A vision Duane Simolke had for this book was that writers would contribute stories freely and that all proceeds from the sale would go to the American Cancer Society. Perhaps what he did not count on is that this "gathering" of writers has also produced an artistic realization rarely witnessed in anthologies. The various and individual voices of each story teller in this collection lends cadence and lyrics like an orchestra to a whole larger than the sum of its parts, from Simolke's humorous and "biting" "Fat Diary" to Shawna Chandler's haunting and beautiful "Flamenco Painter."
Native Americans, Hispanics, African Americans, and even gay people delightfully form a cohesive voice in the fight against cancer and prejudice and hate. Also given voice, here, is how the destructive cancer of hate can ruin lives, and this message adds urgent notes in the orchestration of the whole. Read Bill Wetzel's two stories and you'll see how two disparate themes are unified by this collection; or read Huda Orfali's work and see how a continuing sub-theme is woven into this smart collection. In all, each story is a note or theme in a surprising whole.
Thursday, February 05, 2004
I'd be out beating the drum for everyone to buy this slim anthology even if every story in it were as boring as watching paint dry, as amateurish as finger-paintings by kindergartners, and/or as lacking in literary merit as a porno flick. Because, all author and editor royalties from THE ACORN GATHERING go to the American Cancer Society, and there are few of us whose lives haven't in someway been negatively touched by cancer, whether as regards ourselves, our family members, our friends, and/or our acquaintances.
That said, I'm exceedingly happy that the six contributors provide "anything but" boring, amateurish, and/or lacking in literary merit. Not all of the stories, by the way, have cancer as a thematic. If Duane Simolke's short story, "Finding Acorns In Winter" does tell the poignant tale of a woman surviving breast cancer, juxtaposed against an earlier American Indian woman facing death by starvation, the same author's hilarious "Fat Diary" is about a "big-boned" woman trying to find love and lose weight. Bill Wetzel's wonderful "Nachos Are Green And Ducks Appear To Be Blue At Town Pump In Cut Back, Montana" is about just that. Jan Chandler's "The Gun" drips irony as a tale examining the pros and cons of gun control.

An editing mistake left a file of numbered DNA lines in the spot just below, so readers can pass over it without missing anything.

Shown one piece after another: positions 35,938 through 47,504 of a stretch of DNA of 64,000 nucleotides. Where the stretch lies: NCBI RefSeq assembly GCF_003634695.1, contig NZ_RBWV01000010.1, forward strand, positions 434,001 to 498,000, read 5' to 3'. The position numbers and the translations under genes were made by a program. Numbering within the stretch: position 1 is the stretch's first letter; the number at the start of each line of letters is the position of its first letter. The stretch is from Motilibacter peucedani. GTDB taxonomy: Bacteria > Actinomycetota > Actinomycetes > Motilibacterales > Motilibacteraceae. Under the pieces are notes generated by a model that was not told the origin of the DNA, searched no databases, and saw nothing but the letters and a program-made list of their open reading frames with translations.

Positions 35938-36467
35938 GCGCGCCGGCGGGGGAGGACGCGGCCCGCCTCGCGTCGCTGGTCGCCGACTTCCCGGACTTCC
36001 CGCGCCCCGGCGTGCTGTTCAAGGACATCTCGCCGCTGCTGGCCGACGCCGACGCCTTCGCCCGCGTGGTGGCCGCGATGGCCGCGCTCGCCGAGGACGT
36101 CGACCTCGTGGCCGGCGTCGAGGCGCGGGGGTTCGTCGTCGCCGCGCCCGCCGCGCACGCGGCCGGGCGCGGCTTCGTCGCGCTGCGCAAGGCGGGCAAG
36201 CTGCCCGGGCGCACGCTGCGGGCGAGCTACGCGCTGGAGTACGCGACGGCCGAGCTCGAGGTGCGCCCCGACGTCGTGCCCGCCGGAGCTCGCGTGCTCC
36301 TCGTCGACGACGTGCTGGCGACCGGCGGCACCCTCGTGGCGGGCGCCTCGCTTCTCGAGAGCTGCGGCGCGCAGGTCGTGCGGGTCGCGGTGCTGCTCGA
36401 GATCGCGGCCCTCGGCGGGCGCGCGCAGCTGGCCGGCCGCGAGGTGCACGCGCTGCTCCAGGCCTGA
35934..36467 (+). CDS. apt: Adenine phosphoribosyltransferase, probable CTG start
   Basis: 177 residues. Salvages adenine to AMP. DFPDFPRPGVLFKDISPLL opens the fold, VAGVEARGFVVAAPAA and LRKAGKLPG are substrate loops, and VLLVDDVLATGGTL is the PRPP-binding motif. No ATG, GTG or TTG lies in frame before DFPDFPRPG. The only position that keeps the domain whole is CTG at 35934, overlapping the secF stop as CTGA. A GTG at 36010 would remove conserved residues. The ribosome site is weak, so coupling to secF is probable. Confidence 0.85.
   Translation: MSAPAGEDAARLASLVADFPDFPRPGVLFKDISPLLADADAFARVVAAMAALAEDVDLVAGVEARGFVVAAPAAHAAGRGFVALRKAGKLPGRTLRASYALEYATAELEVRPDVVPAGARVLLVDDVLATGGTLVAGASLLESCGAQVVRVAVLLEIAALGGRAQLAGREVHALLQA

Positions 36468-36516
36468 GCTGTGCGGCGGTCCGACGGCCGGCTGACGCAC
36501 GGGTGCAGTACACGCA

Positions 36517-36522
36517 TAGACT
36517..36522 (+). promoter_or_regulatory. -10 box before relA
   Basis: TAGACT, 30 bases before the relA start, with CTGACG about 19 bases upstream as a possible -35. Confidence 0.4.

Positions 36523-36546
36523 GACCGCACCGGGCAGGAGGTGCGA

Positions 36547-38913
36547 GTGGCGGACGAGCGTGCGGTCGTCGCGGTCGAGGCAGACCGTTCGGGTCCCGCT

Back to Simolke -- his "The Last Few And The First Few" poignantly post-9/11, via one man's personal reflections on his past -- no potential reader should pay too much attention to this book being promoted as the "sequel" to that author's short-story collection, THE ACORN STORIES, published in 1998. At least as far as assuming anyone need have read the former to enjoy the latter. No need to fear getting lost in this book's story lines, not privy to essential background, because each short story stands entirely on its own.
Which isn't to say you should pass up any opportunity to read Simolke's THE ACORN STORIES. (The "Acorn" of both books, by the way, referring to the same small town of Acorn, west Texas). Simolke's right-on descriptions of life in rural America, no matter where you're lucky enough to find them, will have you never driving through any bit of U.S. countryside ever again without looking at it as far less idyllically bucolic than you might once have imagined.